Inflation exceeded the Bank of England‘s target of two per cent last month, hitting levels not seen since September 2013.
Food prices pushed inflation to 2.3 per cent in February, up from 1.3 per cent in January, according to the Office for National Statistics‘ (ONS) Consumer Price Index (CPI).
The supermarket price war came to an abrupt halt last month, marking an end to 31 consecutive months of decline, rising by 0.3 per cent year-on-year.
Compared with January, food prices shot up by 0.8 per cent, this compares to a 0.1 per cent increase a year before.
“Inflation has risen to its highest rate for almost three-and-a-half years with price increases seen across a range of items but with food and fuel having the largest impact,” ONS deputy national statistician Jonathan Athow said.
Predictions for the coming months remain bleak, as Kristin Forbes stated inflation was “rising quickly and was likely to remain above target for at least three years”.
A separate measure of inflation, the Retail Price Index which includes council tax and mortgage payments, also rose by 3.2 per cent in February.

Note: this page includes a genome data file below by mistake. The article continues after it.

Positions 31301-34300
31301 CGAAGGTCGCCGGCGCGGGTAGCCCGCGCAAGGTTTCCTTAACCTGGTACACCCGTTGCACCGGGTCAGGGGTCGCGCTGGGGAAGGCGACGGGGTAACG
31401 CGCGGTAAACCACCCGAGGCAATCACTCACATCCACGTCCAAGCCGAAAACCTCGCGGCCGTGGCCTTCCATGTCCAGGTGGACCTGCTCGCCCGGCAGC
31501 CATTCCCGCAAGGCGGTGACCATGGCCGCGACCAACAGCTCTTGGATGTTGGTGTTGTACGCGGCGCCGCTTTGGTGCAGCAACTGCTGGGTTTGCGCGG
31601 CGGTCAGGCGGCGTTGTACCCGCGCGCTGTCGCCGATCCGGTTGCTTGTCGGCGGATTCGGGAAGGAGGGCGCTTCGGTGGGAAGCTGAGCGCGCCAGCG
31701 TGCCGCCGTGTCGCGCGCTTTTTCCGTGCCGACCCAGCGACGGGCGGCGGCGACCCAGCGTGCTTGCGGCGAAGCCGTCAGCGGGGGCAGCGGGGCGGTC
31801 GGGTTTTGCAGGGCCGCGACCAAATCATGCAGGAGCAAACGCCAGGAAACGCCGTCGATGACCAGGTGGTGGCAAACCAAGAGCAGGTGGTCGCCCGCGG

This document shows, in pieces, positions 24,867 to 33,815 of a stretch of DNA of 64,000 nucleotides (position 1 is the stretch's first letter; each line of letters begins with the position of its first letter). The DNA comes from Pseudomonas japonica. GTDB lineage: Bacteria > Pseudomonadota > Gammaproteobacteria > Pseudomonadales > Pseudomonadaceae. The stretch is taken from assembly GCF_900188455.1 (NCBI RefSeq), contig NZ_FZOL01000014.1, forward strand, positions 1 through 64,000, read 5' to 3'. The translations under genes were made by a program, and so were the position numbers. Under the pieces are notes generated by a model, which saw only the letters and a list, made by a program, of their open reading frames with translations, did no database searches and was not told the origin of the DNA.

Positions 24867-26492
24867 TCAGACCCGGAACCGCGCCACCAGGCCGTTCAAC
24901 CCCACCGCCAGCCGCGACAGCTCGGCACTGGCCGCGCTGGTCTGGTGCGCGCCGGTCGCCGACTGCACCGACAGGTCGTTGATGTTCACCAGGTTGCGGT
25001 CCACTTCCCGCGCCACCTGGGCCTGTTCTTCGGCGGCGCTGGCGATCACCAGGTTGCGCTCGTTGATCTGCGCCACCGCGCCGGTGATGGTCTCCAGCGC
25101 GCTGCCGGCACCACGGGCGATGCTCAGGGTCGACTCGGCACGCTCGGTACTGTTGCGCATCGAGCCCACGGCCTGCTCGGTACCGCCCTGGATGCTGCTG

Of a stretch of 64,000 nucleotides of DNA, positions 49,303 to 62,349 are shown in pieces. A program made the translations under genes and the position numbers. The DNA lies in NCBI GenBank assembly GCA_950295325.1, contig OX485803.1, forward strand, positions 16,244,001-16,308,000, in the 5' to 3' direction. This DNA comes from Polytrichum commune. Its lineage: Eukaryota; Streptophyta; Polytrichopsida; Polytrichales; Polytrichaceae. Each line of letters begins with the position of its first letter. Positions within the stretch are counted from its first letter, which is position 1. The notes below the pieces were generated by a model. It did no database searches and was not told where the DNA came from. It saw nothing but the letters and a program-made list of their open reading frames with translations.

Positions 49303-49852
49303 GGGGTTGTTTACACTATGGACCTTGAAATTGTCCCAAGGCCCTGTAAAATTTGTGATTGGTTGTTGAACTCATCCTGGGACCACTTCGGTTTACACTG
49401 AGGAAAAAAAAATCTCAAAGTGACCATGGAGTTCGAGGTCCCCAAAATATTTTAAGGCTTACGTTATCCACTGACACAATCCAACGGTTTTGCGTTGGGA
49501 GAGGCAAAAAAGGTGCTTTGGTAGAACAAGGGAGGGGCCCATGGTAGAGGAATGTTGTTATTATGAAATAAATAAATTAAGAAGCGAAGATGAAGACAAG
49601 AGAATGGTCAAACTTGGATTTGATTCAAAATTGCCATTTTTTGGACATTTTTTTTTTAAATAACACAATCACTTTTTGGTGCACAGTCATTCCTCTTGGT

PwC senior economic adviser Andrew Sentence said: “It is no surprise to see inflation picking up further and going above two per cent. This is the product of increasing global price pressures and the weakness of the pound.
“Inflation has been rising across a range of countries recently – including the United States and members of the Eurozone – as higher energy and food prices feed through to consumers.
“The additional upward pressure from the decline in sterling over the past 18 months will push UK inflation up further over the course of this year – to 3% or possibly higher.
“Higher inflation will squeeze consumer spending to some degree but if the economy remains resilient, the Bank of England MPC should be considering a rise in interest rates to counter the surge in inflation.”